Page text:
Student at the University of Mons
After 15 years in opposition, the left-wing Partit Laburista (PL) has regained a majority in Malta’s parliament. Although PL initially opposed European Union (EU) membership, it promised to have an ‘active role’ on the European level, especially when Malta takes over the EU president in the first half of 2017.
Traditionally, Maltese elections and referenda are an odd event. Voters are encouraged to send free messages to convince friends to choose the right party. Billboards are placed on almost every corner of the street. Pedestrians are questioned and potential voters even called on the day of the election. Partisans of the winning party use lorries to celebrate the victory while driving through Malta’s streets. Party events look like music festivals. Sometimes, there are even outbreaks of violence.
One of the causes of the intense electoral process is the deeply divided political system in Malta. It sets both parties, PL and the conservative Partit Nazzjonalista (PN), up against each other. Until the elections of 2013, the difference in the number of seats between the winning and losing parties was less than five out of a total of up to 69 seats. The last time a third party gained a seat was in 1950. Strangely, few Maltese do not vote and the country has one of the world’s highest turnout rates. Ninety-three percent of people voted in the 2013 elections.
The EU and Malta
It was no different for the referendum on EU accession in 2003. Just under 91 per cent of the eligible voters cast their ballot. The ruling party PN defended membership of the EU while the PL fiercely opposed it. With only 53.6 per cent of the voters in favour of accession, a tight majority was reached. The approval rate was by far the lowest in the EU’s enlargement round of 2004.
EU matters did not take a central role in the 2013 elections, despite Malta’s recent membership. Other issues such as the high electricity prices were debated more. One exception was the presidency over the Council of the European Union, to be taken by Malta in January 2017. Both parties promised to have a leading role during the presidency, despite PL’s earlier opposition to EU accession.
An odd EU member
Malta is an odd Member State. It’s the smallest by size and population and the only one whose language has strong ties with the Arabic languages. Maltese is the least spoken official EU language. There are as much churches as there are days in a normal year and it takes five years of living apart before being legally able to divorce, confirming the religious convictions of the predominantly Catholic Maltese.
Foreign intervention is more of a rule than an exception in Malta’s history. The country has been conquered and governed by Greeks, Romans, Arabs, the Knights of Malta, France, the British Empire and many others. In only half a year in the Second World War, Malta was bombed more than London in the whole war. When it became independent in 1964, the Maltese needed to forge a new identity after centuries of foreign dominion.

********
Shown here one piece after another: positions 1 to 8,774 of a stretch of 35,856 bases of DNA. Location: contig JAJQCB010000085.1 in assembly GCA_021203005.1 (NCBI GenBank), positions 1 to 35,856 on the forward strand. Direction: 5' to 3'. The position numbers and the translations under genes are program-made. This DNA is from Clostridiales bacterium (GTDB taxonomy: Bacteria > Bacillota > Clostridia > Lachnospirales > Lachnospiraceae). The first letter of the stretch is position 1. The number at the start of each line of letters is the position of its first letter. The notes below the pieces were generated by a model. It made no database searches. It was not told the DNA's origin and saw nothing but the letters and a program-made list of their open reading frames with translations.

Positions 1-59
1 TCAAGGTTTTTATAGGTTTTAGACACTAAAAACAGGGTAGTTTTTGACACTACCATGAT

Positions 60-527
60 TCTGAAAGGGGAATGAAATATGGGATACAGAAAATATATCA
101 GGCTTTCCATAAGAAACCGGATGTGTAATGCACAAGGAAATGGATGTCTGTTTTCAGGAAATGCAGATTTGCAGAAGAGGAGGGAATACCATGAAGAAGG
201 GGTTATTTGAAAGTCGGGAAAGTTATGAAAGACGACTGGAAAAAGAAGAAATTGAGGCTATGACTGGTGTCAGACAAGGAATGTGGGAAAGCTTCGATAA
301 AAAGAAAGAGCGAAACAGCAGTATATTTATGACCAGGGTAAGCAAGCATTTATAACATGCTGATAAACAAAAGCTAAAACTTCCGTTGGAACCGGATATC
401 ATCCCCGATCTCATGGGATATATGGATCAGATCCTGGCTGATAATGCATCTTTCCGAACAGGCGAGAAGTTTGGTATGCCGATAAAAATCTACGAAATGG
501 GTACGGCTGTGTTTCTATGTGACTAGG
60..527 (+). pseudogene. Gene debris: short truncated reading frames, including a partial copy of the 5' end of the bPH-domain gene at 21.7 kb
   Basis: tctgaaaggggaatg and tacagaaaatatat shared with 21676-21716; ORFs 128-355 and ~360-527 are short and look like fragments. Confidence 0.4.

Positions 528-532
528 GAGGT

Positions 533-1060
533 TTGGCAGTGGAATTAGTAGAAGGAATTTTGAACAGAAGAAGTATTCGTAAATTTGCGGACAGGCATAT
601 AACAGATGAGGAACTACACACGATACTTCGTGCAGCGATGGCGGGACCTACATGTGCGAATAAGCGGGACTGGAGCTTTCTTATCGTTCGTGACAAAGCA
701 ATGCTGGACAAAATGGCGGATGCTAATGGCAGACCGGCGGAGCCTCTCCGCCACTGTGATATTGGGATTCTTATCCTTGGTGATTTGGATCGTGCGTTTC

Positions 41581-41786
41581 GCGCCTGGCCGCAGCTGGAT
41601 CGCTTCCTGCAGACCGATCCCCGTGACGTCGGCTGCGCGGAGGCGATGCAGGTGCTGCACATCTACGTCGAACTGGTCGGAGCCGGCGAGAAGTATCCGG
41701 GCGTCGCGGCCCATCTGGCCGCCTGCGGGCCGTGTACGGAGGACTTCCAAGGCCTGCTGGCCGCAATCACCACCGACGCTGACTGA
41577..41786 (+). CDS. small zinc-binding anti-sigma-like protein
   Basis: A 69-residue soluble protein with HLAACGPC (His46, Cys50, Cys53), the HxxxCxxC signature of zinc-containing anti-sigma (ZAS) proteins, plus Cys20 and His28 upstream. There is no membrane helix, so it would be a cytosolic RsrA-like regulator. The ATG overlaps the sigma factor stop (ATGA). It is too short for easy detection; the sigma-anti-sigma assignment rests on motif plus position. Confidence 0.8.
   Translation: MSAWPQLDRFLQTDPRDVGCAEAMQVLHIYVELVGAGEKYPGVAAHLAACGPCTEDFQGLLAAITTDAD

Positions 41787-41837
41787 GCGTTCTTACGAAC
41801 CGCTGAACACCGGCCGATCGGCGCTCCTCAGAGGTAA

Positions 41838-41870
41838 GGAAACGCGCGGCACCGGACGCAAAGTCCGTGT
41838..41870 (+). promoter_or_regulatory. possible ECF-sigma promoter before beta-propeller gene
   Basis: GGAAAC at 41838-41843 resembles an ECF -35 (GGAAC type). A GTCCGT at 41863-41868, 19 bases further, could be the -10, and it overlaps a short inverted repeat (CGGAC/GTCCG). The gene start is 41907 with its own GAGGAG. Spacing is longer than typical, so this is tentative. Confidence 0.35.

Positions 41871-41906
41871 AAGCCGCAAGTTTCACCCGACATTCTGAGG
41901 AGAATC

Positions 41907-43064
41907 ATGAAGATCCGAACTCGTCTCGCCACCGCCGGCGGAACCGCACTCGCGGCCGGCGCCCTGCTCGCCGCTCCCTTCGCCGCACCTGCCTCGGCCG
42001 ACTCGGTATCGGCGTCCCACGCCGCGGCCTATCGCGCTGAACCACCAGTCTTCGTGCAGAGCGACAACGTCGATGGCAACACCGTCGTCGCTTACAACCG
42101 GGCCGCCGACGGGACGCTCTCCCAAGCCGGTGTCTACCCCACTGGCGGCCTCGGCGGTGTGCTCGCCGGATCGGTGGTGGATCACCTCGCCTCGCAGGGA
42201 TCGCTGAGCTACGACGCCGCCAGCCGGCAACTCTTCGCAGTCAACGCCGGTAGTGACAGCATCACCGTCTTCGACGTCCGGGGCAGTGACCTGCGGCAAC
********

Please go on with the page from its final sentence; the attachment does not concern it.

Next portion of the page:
Pros and cons
Despite Malta’s history of foreign dominion, it managed to negotiate its accession to the EU well. The country can send five Members to the European Parliament after European elections, meaning one per approximately 80,000 inhabitants. Germany, for instance, has one per more than 830,000. In the Council of Ministers, Malta has around nine times more voting rights than it should have according to its share in the population of the EU. Another positive aspect of the membership is the increase in number of tourists, up to 1.2 million each year, there are just 450,000 inhabitants.
However, accession to the EU is not only positive. The surge in tourism has negative side effects and many Maltese feel the island attracts illegal immigrants even more than before. In this context, the progressive PL defended a harder stance on immigration than the conservative PN. Another issue in Malta’s relation to the EU is the possible discrimination in the bus fare prices. Although there are almost 900 cars per square kilometer (the EU’s second, the Netherlands, has 112 per square kilometer), the public bus system is still intensively used. For the use of these buses, non-residents are charged a higher price for the fare. The European Commission has filed a complaint against this arrangement. The Government defended its policy in February 2013 but the outcome is not yet decided.
When the budget needed to be voted, one MP of the ruling party opposed the budget, which resulted in the new elections. That one MP could trigger elections is an example of Malta’s political division that has characterised the country since its independence. This division has consequences for Malta’s relation with the EU. It might hinder a rational debate about the pros and cons of membership. With the recent rise in Euroscepticism, one might wonder what the concrete plans of the new Prime Minister, former MEP Joseph Muscat, will be. Only the future can tell.